What are we doing friends? How could we have gone so astray????!!!

I think a lot of the issues we stem from the same issue the disciples were facing in that boat that night…fear….

Tired from a full day of traveling around Galilee with Jesus – they set out on a boat to cross the lake – Jesus, fully confident in the skills of the disciples – half of them were fishermen after all – immediately curled up in the back and went to sleep –

But as storms are wont to do – the winds kicked up – and the waves started breaking over the side of the boat – and the situation got away from them…and they were afraid…not just afraid – they were terrified – surely they were about to die!

I don’t blame them – we are wired, as mammals – to respond to frightening situations with a fight or flight instinct –

but as people of faith – we are shown a third way….a way of peace, justice, mercy, compassion, love for one another –available not just for those who look like us, not just for those who talk like us, not just for those who make the same income or have the same vacation itinerary as us…for all God’s children. All means all!

And the disciples knew this…and yet, they still cried out –

Jesus, Master – do you not care that we are perishing? We will surely die!

We could ask the same thing of the churches here in Waverly, across our state – or from sea to shining sea – do we not care that children are dying? Do we not care that we lack adequate mental health care for our citizens? Do we not care that church folk, at prayer, are massacred? Do we not care that hateful words are being spoken in our City Hall?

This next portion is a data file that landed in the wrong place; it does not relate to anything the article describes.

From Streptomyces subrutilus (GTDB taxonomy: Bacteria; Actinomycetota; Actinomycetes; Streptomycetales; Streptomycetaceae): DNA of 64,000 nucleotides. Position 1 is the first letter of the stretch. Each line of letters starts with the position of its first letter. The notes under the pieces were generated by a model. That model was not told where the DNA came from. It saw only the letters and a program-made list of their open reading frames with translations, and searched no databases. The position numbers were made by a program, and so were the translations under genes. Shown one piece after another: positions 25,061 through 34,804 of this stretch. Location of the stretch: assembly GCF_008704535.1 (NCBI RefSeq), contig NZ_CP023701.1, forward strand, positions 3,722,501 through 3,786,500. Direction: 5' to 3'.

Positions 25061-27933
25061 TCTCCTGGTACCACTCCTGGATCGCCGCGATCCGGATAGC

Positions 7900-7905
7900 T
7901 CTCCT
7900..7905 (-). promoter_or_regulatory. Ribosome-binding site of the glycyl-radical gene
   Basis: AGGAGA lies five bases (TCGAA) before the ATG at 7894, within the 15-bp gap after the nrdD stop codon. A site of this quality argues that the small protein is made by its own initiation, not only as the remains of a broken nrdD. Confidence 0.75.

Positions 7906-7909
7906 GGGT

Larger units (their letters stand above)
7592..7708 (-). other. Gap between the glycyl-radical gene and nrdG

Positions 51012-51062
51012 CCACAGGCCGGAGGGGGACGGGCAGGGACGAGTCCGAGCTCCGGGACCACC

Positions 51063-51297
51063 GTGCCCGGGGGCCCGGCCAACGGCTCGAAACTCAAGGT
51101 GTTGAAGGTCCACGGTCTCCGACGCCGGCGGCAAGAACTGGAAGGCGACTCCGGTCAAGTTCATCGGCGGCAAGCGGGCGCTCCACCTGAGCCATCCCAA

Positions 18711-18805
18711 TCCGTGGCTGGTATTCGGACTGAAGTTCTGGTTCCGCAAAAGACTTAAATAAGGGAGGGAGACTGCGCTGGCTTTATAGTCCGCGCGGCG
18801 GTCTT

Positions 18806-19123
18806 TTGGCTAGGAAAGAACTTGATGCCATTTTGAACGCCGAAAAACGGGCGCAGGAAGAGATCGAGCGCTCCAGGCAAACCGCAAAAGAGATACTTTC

God cares – and as people of God, we must care too.

Reverend Emily Scott, pastor of St Lydia’s church in Brooklyn, writes about this passage from the Gospel of Mark and about how important it is for each of us to stand up and speak out for justice, civil as well as moral justice…she writes…

In Biblical literature, the sea is where the great chaos monster resides, and going out upon the sea is to be subjected to that fear, that chaos — the closeness of everything we cannot control.

For some Black Americans, life is lived out in the midst of that storm. Lived out in the knowledge that your life, the life of a friend, the life of a family member, could be taken in one interaction with a cop gone wrong.

And this week, as we have seen, in the refuge of the sanctuary, in the midst of prayer, by a young white man who has made hatred and white supremacy the center of his belief system.

People of color live life in the midst of a storm that they cannot simply step away from our out of. As white people, we have the privilege of seeing the storm from the outside, stepping away when we choose.

But Jesus is in the midst of the storm. He’s standing next to those who have been weathering it for a long time. And our job, plain and simple, is to follow Jesus.


It’s time, church, that we follow Jesus…

It would have been a whole lot easier to talk about Father’s Day – or about how Jesus is always with us in the midst of life’s storms…a whole lot easier indeed.

In the name of God the Father, The Son and Holy Spirit. Amen.



Sunday, May 10, 2015

Mother's Day reflections...the Rest of the Story

This week's article for the Waverly Newspaper reflects on the Rest of the Story about Mother's day:
*******
I had almost forgotten that this Sunday is Mother’s Day. Truth be told, it is a bittersweet time for me
My mom, Elinor-Ann, and me